1. We may observe the humanity, goodness, and kindness of that religion which we profess, both with respect to ourselves and others.

2. That external holiness which consisteth in an outside strictness without love usually puffeth up men.

3. That a free life, guided by a holy wisdom, is the most sanctified life.

(T. Manton.)

A friend of publicans and sinners.
I. OUR LORD PROVED HIMSELF IN HIS OWN TIME TO BE THE FRIEND OF SINNERS.

1. He came among them.

2. He sought their good by His ministry.

3. He showed His patience toward them by the contradiction He endured from them.

II. WHAT CHRIST IS DOING NOW FOR SINNERS.

(C. H. Spurgeon.)

I. CHRIST A FRIEND. In a friend we anticipate finding sincere attachment, affectionate concern to promote our welfare, freedom in fellowship and communication, unflinching fidelity.

II. THE DUTY WE OWE TO HIM. Friendliness, gratitude, fellowship, integrity, constancy,

III. THE ADVANTAGES RESULTING FROM THE PERFORMANCE OF IT. The friendship of Christ affords rich consolation, exhaustless supplies, requisite instruction, eternal inheritance. Address the enemies of Christ, the undecided, and His friends.

(Rev. Treffy.)

But wisdom is justified of her children.
I. How WISDOM BECOMES JUSTIFIED TO HER CHILDREN. Notice those respects in which the scheme of Christianity is considered foolishness by the world.

1. A strong natural dislike of Christianity is founded on the meanhess of the Saviour's life and the ignominy of His death. The Christian's great struggle is with earthly attachments, and he acknowledges with thankfulness the wisdom of any arrangement whose direct tendency is to help him in the struggle.

2. They often allege the disproportion of the means to the end. Reason cannot decide how much the pardon of a sin must cost. The converted man sees the heinousness of sin. He sees that only an infinite sacrifice could put it away.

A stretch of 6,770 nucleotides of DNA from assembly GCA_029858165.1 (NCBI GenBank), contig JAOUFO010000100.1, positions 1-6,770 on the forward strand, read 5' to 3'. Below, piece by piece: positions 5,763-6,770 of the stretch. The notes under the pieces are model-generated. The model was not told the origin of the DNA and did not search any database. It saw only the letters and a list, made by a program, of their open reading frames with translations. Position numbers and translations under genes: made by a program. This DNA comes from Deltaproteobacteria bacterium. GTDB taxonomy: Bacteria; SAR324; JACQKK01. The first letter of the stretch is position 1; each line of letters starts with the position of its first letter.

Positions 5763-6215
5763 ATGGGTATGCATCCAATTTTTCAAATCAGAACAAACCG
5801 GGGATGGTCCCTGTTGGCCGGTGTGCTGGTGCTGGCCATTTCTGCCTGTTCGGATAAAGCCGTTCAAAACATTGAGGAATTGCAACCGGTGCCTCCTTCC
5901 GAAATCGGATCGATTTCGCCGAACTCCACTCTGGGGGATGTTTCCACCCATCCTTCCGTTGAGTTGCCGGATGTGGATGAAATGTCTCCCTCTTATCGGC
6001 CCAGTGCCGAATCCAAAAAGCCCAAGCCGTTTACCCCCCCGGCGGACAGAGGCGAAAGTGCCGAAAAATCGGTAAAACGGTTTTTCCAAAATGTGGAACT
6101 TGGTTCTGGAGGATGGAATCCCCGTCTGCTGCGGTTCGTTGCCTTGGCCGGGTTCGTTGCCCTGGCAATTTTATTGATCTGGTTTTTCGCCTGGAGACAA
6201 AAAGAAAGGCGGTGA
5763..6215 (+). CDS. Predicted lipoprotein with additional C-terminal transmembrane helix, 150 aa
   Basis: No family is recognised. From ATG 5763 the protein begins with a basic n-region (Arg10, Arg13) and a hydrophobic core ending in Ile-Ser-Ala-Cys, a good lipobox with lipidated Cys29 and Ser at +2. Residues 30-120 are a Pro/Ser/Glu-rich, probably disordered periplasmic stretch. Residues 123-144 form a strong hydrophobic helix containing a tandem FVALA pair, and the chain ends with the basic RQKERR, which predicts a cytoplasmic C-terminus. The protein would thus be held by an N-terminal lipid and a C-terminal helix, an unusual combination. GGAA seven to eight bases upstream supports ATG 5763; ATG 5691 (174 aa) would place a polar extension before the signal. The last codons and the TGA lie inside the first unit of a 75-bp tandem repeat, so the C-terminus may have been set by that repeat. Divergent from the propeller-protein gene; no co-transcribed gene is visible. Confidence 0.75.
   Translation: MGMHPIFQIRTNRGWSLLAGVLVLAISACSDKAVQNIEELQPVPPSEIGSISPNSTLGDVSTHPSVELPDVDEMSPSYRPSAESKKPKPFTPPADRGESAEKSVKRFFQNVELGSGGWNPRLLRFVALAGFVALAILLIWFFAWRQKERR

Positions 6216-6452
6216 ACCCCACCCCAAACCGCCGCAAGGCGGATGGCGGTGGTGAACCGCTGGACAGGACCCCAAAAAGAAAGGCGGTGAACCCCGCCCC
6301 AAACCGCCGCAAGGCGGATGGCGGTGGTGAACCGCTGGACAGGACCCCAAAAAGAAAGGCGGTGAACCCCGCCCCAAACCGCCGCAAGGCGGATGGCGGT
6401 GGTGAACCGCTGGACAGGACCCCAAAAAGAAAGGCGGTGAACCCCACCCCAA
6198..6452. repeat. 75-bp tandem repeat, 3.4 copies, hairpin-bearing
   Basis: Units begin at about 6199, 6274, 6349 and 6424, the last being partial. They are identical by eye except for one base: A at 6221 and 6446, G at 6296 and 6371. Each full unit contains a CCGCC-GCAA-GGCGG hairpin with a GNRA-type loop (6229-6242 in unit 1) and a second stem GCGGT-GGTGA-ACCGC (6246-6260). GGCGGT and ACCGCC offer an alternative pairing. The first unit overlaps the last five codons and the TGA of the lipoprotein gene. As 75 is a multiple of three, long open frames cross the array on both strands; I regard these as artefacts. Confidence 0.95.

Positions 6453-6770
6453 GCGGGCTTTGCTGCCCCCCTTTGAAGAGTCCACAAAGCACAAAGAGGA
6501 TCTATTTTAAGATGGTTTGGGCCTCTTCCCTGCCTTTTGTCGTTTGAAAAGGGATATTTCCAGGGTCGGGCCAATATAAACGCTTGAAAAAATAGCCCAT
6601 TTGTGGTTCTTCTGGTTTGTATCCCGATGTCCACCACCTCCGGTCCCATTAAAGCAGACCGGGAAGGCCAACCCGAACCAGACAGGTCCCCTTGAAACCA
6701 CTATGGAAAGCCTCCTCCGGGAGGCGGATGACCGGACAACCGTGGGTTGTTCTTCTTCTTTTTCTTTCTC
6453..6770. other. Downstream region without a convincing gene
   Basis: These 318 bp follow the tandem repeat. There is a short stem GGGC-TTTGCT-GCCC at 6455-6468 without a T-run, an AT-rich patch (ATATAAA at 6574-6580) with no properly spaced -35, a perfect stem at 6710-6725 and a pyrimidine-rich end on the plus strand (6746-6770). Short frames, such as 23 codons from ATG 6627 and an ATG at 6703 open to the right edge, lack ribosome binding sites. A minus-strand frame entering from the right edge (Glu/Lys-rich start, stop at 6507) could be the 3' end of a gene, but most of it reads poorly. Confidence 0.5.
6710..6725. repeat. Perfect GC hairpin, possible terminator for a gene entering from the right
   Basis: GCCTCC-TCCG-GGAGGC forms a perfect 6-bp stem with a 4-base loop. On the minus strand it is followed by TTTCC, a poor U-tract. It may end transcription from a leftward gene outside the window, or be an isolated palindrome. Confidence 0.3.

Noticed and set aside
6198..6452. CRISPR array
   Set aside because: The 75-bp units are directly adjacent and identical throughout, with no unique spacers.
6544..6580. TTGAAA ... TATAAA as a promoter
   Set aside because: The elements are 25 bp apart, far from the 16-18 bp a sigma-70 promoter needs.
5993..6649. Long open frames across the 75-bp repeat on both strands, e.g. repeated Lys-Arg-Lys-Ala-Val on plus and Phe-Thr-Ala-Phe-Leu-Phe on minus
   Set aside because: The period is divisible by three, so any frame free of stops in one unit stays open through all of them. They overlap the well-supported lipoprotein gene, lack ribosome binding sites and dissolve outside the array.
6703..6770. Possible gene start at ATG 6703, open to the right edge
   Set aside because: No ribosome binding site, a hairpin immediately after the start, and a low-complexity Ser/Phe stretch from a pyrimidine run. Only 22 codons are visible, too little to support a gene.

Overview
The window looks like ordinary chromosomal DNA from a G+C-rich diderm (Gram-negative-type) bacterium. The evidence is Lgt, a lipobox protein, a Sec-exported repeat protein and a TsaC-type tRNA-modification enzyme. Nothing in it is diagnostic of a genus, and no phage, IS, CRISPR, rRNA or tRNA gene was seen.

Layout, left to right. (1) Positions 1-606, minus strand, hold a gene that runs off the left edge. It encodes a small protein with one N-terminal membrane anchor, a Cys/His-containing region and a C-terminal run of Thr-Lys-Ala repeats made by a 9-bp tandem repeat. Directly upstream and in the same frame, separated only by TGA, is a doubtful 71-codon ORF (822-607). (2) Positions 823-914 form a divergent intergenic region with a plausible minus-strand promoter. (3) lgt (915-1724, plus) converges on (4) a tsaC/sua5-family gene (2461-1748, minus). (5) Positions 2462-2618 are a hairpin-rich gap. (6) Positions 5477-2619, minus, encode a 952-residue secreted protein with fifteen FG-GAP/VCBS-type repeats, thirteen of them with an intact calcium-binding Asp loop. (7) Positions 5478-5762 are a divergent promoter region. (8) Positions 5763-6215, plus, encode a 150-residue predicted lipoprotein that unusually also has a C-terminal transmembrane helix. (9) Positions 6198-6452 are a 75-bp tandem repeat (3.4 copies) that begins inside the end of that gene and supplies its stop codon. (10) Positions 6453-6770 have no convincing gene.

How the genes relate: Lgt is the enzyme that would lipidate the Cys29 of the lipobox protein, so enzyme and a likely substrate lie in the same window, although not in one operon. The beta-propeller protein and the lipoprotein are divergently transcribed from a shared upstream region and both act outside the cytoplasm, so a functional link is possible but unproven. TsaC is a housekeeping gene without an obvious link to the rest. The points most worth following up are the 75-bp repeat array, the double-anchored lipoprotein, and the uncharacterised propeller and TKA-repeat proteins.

3. It is regarded as unsuited to the ends which it proposes to effect, and no heavier charge could be brought against its wisdom. The idea of substitution is said to encourage men in sin; hut where can we find higher morality and truer friendship than amongst men who are trusting in Christ?

II. WISDOM IS JUSTIFIED THROUGH HER CHILDREN TO OTHERS. This wisdom is so manifest in the effects of Christianity on the lives of its disciples, that enemies are inexcusable in charging it with foolishness. The children of God must vindicate the wisdom of religion,

(H. Melvill, B. D.)

I. WHAT IS THE WISDOM TO WHICH REFERENCE IS HERE MADE. Some suppose our Lord to have meant Himself; in Proverbs it is declared that by "Wisdom" God created the heavens. The term wisdom is also applied to the doctrine of the true God. "The fear of the Lord that is wisdom."

II. To SHOW HOW IT HAS BEEN IN ALL AGES EXPOSED TO THE INDIFFERENCE, CONTEMPT, OR THE MISAPPREHENSION OF MANKIND.

1. Deny her doctrines.

2. Forget her commands.

III. How IT HAS BEEN NEVERTHELESS JUSTIFIED IN ITS CHILDREN.

1. In the life of every saint who has arrived in heaven. "A cloud of witnesses " prove wisdom is justified of her children.

2. Wisdom is justified in all the social relationships of life. Is he a husband? wisdom will have given him a new affection.

(T. Jackson, M. A.)

Studies.
I. Evangelical religion is CHARACTERIZED, AS WISDOM. As it rightly applies the sublimest knowledge; as it diligently studies the most approved rule; as it zealously prosecutes the most enduring interest.

II. Evangelical religion HAS BEEN CHARGED WITH FOLLY. Its principles, its feelings, its practices, have been accounted foolishness.

III. Evangelical religion is JUSTIFIED BY THE EXPERIENCE ON ITS POSSESSORS. They receive her doctrines, avow her service, obey her precepts.

(Studies.)

I. WHAT IS THE WISDOM OF GOD IN THE WAY OF SALVATION PRESENTED BY THE GOSPEL? The end of the means.

II. THAT THIS WISDOM IS DESPISED AND CONTRADICTED BY THE CARNAL WORLD.

III. HOW AND WHY IT MUST BE JUSTIFIED BY THE SINCERE PROFESSORS OF THE GOSPEL.

1. It must be approved and received by themselves.

2. It must be professed and owned when it is in contempt in the world.

3. This profession must be honoured and recommended to others by a holy conversation.Why?

1. Because of the charge that is put upon us to testify for God, and justify His ways.

2. Wisdom deserveth to be justified by us.

3. Those who condemn wisdom by their tongues, justify it in some measure by their consciences.

4. If we do not justify religion, we justify the world.

5. Christ will one day justify all His sincere followers.

6. Because of the necessity of justifying wisdom in the times we live in.

(T. Manton.)